Employment Tribunal Fees Might Make a Comeback

The Government has begun a consultation for the proposal to reintroduce employment tribunal fees. This comes around seven years after a similar Government scheme was scrapped following a Supreme Court ruling. Despite the Government providing a rationale for the scheme, the Trades Union Congress (TUC) has slammed its reintroduction. 

Below, we first take a look at the previous scheme implemented by the Government and explore why it failed. Then, we address the reasons why a new scheme is being proposed. Finally, we examine the potential impacts should employment tribunal fees be reintroduced.

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Supreme Court Found Employment Tribunal Fees to be Illegal

In July 2013, employment tribunal fees were introduced, with varying amounts payable for different types of claims. ‘Type A’, comprising issues like pay disputes, had a £160 ‘issue fee’ and £230 ‘hearing fee’. ‘Type B’, composed of complex problems like discrimination, had a £250 issue fee and £950 hearing fee. If an appeal were made, the total fee would be £1600.

However, the Supreme Court held the fees were unlawful in 2017, meaning the scheme was scrapped and claimants were refunded. This came about after UNISON, Professor Abi Adams-Prassl, and Professor Jeremias Adams-Prassl outlined the scheme’s shortfalls. They highlighted a distinct barrier to justice as pursuing a claim would be irrational, typically resulting in a low-value payoff.

Government Rationalises Employment Tribunal Fees

The Government has provided a rationale concerning the reintroduction of employment tribunal fees. They stated that between 2022 and 2023, tribunal costs totalled £80 million. This accounted for 85,000 claims made during the year and was covered by taxpayers. As such, they reasoned the fees would relieve the cost to taxpayers while maintaining tribunals’ efficiency and effectiveness.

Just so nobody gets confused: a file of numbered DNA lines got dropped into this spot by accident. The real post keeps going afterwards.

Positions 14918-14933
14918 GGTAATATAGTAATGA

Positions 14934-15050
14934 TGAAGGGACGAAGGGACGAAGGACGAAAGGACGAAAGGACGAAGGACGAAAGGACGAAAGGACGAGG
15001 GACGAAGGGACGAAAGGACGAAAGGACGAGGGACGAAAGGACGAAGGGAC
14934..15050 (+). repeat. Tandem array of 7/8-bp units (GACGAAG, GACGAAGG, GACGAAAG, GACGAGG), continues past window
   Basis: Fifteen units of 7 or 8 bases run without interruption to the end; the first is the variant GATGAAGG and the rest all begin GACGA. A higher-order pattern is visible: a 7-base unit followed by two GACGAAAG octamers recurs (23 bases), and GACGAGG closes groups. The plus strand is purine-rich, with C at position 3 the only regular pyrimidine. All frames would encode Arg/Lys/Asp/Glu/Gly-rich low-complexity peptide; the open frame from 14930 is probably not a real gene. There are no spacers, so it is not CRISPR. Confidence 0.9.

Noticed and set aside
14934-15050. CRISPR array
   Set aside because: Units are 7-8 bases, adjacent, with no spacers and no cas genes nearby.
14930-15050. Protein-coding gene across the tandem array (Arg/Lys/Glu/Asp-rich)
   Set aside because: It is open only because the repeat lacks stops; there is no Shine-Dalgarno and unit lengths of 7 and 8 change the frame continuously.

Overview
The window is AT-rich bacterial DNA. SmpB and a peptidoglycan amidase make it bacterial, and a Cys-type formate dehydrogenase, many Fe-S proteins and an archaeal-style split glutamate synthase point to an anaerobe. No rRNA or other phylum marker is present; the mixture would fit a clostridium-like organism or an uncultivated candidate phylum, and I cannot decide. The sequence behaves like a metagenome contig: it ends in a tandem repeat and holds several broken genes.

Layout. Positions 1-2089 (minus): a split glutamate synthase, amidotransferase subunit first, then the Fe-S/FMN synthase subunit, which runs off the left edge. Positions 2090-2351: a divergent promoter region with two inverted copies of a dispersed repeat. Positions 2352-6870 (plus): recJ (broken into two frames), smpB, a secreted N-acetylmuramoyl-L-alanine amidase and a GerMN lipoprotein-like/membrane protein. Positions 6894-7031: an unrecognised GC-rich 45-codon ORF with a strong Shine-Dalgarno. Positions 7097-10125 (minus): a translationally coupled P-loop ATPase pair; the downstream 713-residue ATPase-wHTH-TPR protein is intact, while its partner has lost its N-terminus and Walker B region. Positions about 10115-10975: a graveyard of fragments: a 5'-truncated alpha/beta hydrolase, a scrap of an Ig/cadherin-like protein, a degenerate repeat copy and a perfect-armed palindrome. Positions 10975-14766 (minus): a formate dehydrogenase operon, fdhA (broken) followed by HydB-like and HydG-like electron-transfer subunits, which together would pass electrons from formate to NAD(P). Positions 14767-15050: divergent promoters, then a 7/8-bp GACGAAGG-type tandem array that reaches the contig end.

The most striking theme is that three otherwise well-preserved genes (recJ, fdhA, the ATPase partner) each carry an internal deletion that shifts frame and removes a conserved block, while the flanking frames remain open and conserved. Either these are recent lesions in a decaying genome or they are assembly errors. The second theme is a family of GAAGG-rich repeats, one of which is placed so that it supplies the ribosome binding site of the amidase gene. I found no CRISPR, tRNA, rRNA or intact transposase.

Furthermore, the Government said that ACAS early conciliation was funded by taxpayers during the same period, which amounted to £58 million. They explained that implementing modest employment tribunal fees would encourage more early settlements to avoid these costs. They went on to say this would provide better value for taxpayer money and reduce the stress on tribunal services.

Finally, the Government stated they’ve learned from the Supreme Court ruling, focusing on affordability, proportionality and simplicity. As such, they aim to ensure employment tribunal fees don’t make it irrational to pursue low-value claims. This includes implementing the Help with Fees remission scheme to provide relief and access to justice to those facing financial difficulties.

What Does This Mean for Employees?

Following the conclusion of the consultation in March 2024, the Government looks to implement the employment tribunal fees from November. If this occurs, employees looking to bring a claim to an employment tribunal will incur a flat fee of £55. If there are multiple claimants, the fee would be evenly shared between them.

As mentioned, if individuals genuinely can’t afford the fee, relief will be available for those who are eligible. One example includes single individuals without children whose disposable capital and gross monthly income are below £4,250 and £1,421, respectively. There will also be a few instances where claims are exempt from fees.

The TUC Slams the Government’s Tribunal Fees Scheme

However, the TUC believes the Government’s stance shows they’re “taking the side of bad bosses” rather than prioritising employment rights. The TUC’s general secretary, Paul Nowak, said this reintroduction would make it “even harder for working people to seek justice”. He added, “Last time they introduced tribunal fees, claims dropped by two-thirds”, explaining they present another hurdle to seek justice.

Therefore, whilst the Government claim the employment tribunal fees will relieve the burden on taxpayers, the TUC believe it’s not the claimants’ responsibility. Even if the fees are minimal and relief is provided, the TUC doesn’t think claimants should pay for exploitative employers.

With our final thoughts, many will be uncertain about the consultation outcome, which is likely a very contentious topic. Some may view the scheme as a taxpayer benefit, whilst others could see it as punishing employees exercising their rights. Despite this, the Government will probably want to proceed carefully to ensure history doesn’t repeat itself.

If you want to make an employment tribunal claim, contact Redmans Solicitors now. We are employment law specialists and could assess your circumstances before advising on your possible next steps. Moreover, we offer numerous funding options to help meet your circumstances.

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